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A couple of weeks ago, I was invited to attend a professional football match in East London as a guest of one of the club’s owners. During the afternoon, I was introduced to a number of the key personnel working at this historic club. What struck me more than anything was just how much goes on behind what we see on the pitch. I couldn’t help but draw comparisons with how things work at school.

Everybody involved with the club lives and dies by what happens on the pitch. The result gets published nationally and from these, league tables are produced. Clubs that are doing well get promoted and everyone is happy; clubs with a poor string of results invite scrutiny from everyone, with the focus on the manager – regardless of factors like the quality of the players and the resources availability to them. Within schools, our results are the public face as to how we are performing. They too get published and put in league tables for public scrutiny.

The manager thinks strategically; shapes the style of play, makes decisions on the formation and makes tactical changes during games. They are responsible for coaching the players – and they pick the team. They decide which players may need to be brought in to strengthen the squad. The comparison within school is very obvious, although buying and selling teachers isn’t quite so straightforward these days. That said, I’m currently on loan, part time, at a school in West London.

The performance of footballers is scrutinised. Their performance on the pitch is there for the manager to observe every week – and these days there is a wealth of data to back this up. After the game, I met with the club’s fitness coach who had downloaded the individual players’ stats from their satellite trackers worn throughout the game. The manager knows how far each player has run; how many sprints; the areas of the pitch they have covered and the number of times they have touched the ball.

Likewise, the performance of teachers is monitored and they are held to account. This might happen through observation of lessons, an evaluation of performance against the Teachers Standards and scrutiny of their class data. I’m considering introducing satellite trackers for staff. Data on classroom circulations, visits to the staff room and distance covered in PE lessons could provide valuable information that could be used to raise standards.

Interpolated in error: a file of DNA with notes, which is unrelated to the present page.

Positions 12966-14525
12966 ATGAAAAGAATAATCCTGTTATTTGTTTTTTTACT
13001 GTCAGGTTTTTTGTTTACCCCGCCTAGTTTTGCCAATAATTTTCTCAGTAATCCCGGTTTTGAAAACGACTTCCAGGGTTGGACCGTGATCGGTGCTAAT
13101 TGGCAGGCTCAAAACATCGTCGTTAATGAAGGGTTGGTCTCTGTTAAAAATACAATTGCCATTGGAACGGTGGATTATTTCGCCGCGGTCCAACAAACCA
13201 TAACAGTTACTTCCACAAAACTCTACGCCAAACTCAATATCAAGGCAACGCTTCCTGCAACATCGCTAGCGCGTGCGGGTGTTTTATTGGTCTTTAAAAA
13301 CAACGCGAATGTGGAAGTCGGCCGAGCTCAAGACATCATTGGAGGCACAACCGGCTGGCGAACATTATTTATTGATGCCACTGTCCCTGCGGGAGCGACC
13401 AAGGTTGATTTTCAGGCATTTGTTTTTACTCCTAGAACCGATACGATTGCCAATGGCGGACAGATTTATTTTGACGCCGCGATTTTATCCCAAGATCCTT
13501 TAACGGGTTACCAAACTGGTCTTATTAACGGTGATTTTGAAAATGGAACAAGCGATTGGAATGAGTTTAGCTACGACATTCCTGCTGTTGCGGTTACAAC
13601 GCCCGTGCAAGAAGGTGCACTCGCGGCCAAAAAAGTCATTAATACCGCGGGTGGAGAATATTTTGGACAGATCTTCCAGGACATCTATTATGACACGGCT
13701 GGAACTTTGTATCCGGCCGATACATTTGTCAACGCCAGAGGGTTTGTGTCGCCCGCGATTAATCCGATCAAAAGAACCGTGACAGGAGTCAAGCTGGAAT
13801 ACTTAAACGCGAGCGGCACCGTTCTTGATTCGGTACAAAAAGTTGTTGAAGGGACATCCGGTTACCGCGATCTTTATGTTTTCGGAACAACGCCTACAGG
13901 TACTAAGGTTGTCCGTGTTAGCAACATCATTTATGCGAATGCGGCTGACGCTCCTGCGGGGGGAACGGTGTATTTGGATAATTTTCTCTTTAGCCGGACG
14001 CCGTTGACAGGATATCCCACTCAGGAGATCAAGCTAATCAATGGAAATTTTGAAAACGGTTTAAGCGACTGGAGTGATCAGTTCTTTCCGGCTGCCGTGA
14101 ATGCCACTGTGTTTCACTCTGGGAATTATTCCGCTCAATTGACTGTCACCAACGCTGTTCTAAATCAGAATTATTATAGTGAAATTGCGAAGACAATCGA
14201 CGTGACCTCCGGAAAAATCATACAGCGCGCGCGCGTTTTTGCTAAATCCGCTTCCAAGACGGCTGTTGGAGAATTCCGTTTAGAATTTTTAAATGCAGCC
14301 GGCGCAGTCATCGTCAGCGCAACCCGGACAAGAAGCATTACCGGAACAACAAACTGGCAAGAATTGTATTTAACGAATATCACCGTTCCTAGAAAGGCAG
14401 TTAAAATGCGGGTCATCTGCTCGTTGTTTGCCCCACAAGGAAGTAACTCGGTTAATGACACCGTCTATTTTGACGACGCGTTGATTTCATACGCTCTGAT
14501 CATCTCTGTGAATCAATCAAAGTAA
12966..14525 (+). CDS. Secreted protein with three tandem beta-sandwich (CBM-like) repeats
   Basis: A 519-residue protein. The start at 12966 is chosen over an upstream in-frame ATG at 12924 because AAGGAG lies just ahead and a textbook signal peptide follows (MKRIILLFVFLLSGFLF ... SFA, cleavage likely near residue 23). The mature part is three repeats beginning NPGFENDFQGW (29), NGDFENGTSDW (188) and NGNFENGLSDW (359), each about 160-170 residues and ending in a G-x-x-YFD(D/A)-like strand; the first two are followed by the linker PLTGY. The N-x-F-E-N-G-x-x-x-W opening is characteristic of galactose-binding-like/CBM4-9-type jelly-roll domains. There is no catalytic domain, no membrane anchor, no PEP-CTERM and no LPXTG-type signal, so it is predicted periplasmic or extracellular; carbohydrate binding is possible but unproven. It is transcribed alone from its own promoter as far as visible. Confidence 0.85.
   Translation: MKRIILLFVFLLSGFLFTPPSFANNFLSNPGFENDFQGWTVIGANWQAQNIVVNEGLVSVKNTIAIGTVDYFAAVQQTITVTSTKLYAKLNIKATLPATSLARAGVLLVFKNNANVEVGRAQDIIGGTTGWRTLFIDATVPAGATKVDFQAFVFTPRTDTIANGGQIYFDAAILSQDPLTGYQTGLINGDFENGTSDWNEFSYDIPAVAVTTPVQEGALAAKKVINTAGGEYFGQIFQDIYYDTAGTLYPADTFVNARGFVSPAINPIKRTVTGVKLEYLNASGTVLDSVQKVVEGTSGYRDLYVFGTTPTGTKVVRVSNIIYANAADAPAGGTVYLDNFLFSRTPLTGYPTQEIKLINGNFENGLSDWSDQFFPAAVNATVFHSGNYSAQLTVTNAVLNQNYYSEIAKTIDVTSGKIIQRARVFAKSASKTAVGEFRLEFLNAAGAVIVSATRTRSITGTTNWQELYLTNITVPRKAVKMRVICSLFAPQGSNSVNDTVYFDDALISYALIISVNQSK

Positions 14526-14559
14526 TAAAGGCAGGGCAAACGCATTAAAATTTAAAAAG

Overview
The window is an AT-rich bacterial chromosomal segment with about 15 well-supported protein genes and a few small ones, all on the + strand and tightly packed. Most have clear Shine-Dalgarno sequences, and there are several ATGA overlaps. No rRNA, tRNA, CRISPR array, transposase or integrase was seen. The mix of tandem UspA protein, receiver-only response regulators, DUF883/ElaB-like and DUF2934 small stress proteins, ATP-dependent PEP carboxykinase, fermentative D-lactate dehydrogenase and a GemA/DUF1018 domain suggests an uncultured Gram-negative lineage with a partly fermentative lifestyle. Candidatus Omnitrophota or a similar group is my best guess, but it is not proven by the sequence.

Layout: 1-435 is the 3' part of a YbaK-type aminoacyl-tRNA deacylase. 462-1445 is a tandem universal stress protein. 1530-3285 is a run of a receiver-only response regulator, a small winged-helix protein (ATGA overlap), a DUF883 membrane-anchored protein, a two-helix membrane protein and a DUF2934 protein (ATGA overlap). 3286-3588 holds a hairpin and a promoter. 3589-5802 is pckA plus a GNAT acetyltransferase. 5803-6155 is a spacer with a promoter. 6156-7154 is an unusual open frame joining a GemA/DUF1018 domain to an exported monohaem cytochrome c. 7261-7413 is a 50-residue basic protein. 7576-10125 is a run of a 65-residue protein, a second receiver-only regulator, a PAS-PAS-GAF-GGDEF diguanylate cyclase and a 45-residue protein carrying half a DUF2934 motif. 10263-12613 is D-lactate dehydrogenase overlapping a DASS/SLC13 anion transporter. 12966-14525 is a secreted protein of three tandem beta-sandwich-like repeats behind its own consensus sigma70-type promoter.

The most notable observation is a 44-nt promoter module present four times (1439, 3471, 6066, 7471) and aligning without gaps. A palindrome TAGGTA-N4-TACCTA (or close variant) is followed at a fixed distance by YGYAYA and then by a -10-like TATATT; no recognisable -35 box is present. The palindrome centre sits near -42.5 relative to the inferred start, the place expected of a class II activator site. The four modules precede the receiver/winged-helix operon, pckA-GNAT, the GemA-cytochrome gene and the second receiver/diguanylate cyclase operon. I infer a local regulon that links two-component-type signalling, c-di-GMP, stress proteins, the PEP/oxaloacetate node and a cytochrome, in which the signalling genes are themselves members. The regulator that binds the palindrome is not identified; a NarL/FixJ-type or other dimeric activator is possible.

The performance of the players comes down to so many factors and no stone is left unturned. The club’s dietician takes control of each player’s food and water intake, ensuring it is conducive to elite performance on the pitch. I was pleased to see boxes of pizzas in the dressing room after the game – important for getting calories into the players to aid recovery. At school, we promote healthy eating and encourage children to stay hydrated. Some of you will know that take-away pizzas have been a feature of parent consultation evenings.

I also met up with the club’s kit man, who takes charge of making sure the team’s kit is clean, ready, and in the right place at the right time. The kit man is a talisman for the team and has a long association with the club. At school, I see Mrs Cook in this role, but with nearly 500 children, lost property is much more of an issue.

However, the thing that resonated most was the sense of community you find within the football club. In attendance were several thousand people, all willing their club to do well. They celebrate their club’s achievements and get frustrated when things don’t work out, but whatever happens, the club is a big part of their identity. In the same way, the community at Highgate Primary is the thing that makes the school what it is – its support is invaluable.

There’s a lot that goes on behind the scenes in a primary school, but with everyone pulling in the same direction, it’s remarkable what can be achieved. I just hope our children deliver in SATS weeks so we can continue our journey up the league table.